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Pakistan: Senators slam 'ignorance' after police save woman from mob accusing her of blasphemy

The teenage girl wearing a shirt with Arabic letters was almost attacked by a mob when someone alleged her dress had Quranic verses on it. However, the police managed to intervene and took the girl into protective custody, and the girl later apologised.

Aveek Banerjee Edited By: Aveek Banerjee @AveekABanerjee Islamabad Published on: February 27, 2024 23:20 IST
Pakistan, Pakistan senate, blasphemy, mob attack
Image Source : X The Pakistan Senate (representational)

Islamabad: A teenage girl wearing an Arabic print shirt was saved by Pakistan police in Lahore from a charged mob accusing her of blasphemy. The incident raised a storm within the Pakistani Senate as several lawmakers called for strict action against those levelling "false charges of blasphemy" and slammed "ignorance", reported Dawn.

The incident occurred on Sunday when a mob gathered outside a shop in Lahore’s crowded Ichra Bazaar after someone alleged that a woman’s shirt had Quranic verses printed on it. The mob was seen looking for the woman, accusing her of committing blasphemy, as the scared girl hid in a shop. However, police officials present in the area informed their superiors.

Soon after, a police team led by Gulberg Circle Assistant Superintendent of Police (ASP) Syeda Shehr Bano Naqvi engaged the crowd, took the woman into protective custody and shifted her to the police station amid heightened security measures. Later in the day, a video showing the woman apologising alongside religious scholars emerged.

What did the Senators say?

Pakistan Peoples Party (PPP) Senator Rubina Khalid said that it was “utter ignorance” that some people could not differentiate between Quranic verses and Arabic letters. “If the police had not reached on time the inciteful mob would have done something worse,” she said, while also criticising the girl's 'forceful apology'.

Rubina added that the shirt the woman was wearing belonged to a brand based in Saudi Arabia. “It is fine there, but here women are harassed in the name of religion. We are all Muslims and are proud of it […] but there is a huge difference between an ignorant and a Muslim," she said.

“What kind of a Muslim is someone who cannot identify between a Quranic verse and a simple Arabic word? And what kind of a Muslim is someone who, despite knowing how to read Arabic, makes false accusations against someone?” said Muttahida Qaumi Movement-Pakistan (MQM-P) Senator Faisal Subzwari.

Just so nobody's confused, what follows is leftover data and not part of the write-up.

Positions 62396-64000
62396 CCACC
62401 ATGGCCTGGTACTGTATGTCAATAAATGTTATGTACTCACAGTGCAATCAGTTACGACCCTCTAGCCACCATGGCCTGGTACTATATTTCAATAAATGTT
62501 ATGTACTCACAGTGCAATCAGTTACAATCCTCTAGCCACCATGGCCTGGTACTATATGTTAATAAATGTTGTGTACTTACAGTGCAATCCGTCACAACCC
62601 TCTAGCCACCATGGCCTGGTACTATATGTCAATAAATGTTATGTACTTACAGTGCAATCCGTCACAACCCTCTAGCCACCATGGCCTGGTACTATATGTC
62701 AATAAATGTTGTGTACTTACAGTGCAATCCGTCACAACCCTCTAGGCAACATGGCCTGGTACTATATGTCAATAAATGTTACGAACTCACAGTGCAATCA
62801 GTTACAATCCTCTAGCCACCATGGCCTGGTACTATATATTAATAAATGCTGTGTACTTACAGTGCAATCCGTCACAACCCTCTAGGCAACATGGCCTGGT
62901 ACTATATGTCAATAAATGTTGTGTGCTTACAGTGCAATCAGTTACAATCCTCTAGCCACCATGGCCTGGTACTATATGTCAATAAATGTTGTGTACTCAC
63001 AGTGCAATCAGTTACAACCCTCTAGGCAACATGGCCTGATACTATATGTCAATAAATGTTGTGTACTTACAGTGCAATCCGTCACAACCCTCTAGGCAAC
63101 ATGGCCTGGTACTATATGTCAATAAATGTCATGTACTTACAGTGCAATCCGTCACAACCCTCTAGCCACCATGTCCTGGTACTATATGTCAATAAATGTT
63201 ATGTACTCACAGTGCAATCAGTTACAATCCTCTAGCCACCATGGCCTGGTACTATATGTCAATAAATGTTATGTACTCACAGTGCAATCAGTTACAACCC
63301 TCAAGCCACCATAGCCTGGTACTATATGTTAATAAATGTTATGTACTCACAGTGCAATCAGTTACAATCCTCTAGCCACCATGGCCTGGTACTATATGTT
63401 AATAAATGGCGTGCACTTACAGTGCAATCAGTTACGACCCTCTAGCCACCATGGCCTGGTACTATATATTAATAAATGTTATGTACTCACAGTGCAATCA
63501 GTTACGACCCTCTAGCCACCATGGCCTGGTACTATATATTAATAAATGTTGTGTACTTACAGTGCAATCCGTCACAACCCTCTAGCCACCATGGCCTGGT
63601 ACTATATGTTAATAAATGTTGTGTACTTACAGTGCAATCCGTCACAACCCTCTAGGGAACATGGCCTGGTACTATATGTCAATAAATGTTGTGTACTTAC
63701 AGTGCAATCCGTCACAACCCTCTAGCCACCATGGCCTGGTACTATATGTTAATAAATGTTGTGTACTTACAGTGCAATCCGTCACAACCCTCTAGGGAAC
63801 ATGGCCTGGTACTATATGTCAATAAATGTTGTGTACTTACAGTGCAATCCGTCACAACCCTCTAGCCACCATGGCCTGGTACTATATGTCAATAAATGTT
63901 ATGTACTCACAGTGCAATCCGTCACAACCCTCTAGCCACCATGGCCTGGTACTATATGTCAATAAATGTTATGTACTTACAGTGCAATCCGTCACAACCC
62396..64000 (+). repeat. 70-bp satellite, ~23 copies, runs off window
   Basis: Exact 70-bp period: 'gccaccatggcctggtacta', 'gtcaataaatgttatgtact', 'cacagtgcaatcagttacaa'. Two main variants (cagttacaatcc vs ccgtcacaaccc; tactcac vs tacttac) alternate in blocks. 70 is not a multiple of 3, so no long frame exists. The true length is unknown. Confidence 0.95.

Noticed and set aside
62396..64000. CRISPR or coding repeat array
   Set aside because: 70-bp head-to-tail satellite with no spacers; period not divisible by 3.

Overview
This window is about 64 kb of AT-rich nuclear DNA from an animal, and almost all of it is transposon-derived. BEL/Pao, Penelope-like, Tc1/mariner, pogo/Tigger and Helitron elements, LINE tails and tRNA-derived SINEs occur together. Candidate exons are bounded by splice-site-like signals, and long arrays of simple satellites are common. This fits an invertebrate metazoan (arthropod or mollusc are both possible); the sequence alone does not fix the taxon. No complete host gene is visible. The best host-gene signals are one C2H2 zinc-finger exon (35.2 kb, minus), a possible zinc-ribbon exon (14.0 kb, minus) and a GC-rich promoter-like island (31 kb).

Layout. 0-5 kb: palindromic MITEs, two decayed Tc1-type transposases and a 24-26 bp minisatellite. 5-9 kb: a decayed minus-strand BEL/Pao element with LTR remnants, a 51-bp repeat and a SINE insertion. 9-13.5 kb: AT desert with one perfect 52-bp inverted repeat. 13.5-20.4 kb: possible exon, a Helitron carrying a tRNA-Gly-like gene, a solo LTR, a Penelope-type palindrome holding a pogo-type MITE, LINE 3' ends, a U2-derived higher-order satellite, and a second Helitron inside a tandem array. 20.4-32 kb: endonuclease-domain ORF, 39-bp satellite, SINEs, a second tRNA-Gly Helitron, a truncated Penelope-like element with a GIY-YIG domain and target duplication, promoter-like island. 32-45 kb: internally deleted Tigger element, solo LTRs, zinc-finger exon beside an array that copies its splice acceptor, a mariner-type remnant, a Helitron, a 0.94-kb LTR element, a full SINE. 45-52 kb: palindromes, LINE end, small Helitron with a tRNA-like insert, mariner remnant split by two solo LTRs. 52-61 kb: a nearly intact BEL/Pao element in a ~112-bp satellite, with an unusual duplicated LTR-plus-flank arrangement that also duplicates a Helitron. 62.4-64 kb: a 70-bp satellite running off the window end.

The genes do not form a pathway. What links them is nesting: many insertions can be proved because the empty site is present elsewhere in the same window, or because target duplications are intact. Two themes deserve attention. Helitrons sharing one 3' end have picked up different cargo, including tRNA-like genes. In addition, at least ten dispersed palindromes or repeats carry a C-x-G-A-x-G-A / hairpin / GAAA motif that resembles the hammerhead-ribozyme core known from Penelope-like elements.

The MQM-P Senator regretted that the House could not complete legislation over the misuse of blasphemy laws and said using religion to level false allegations was the worst form of disrespect. "Who is defaming the religion? Is it that woman or is it the people who despite reading the letters falsely accused her?” he asked.

Meanwhile, the police informed that the video of the woman apologising was filmed with “consent” and was important for the long-term safety of the woman. The incident occurred after a man in the locality went up to the woman and told her to change her clothes.

Blasphemy in Pakistan

Notably, many religious minorities in Pakistan, including Christians and Hindus, have been frequently subjected to blasphemy allegations and have been tried and sentenced under the country's strict blasphemy law. Accusations of blasphemy provoke people into taking matters into their own hands and embolden 'mob justice' which has claimed several lives.

In August, a mob in the Faisalabad district vandalised several churches and the house of Christian worshippers on blasphemy allegations. While police maintained it was trying to contain the situation with the help of peace committees, Christian leaders alleged that they remained silent spectators.

Despite several calls to amend the blasphemy laws, the Pakistan Senate passed a Bill earlier that month to ramp up punishment for blasphemy to 10 years of imprisonment. The Pakistani Human Rights Minister had then suggested to former Prime Minister Shehbaz Sharif that the state had a duty to protect religious minorities.

The 2023 report of the US Commission on International Religious Freedom noted that Pakistan's religious freedom conditions had continued to deteriorate since last year. "Religious minorities were subject to frequent attacks and threats, including accusations of blasphemy, targeted killings, lynchings, mob violence, forced conversions, sexual violence against women and girls, and desecration of houses of worship and cemeteries," it said.

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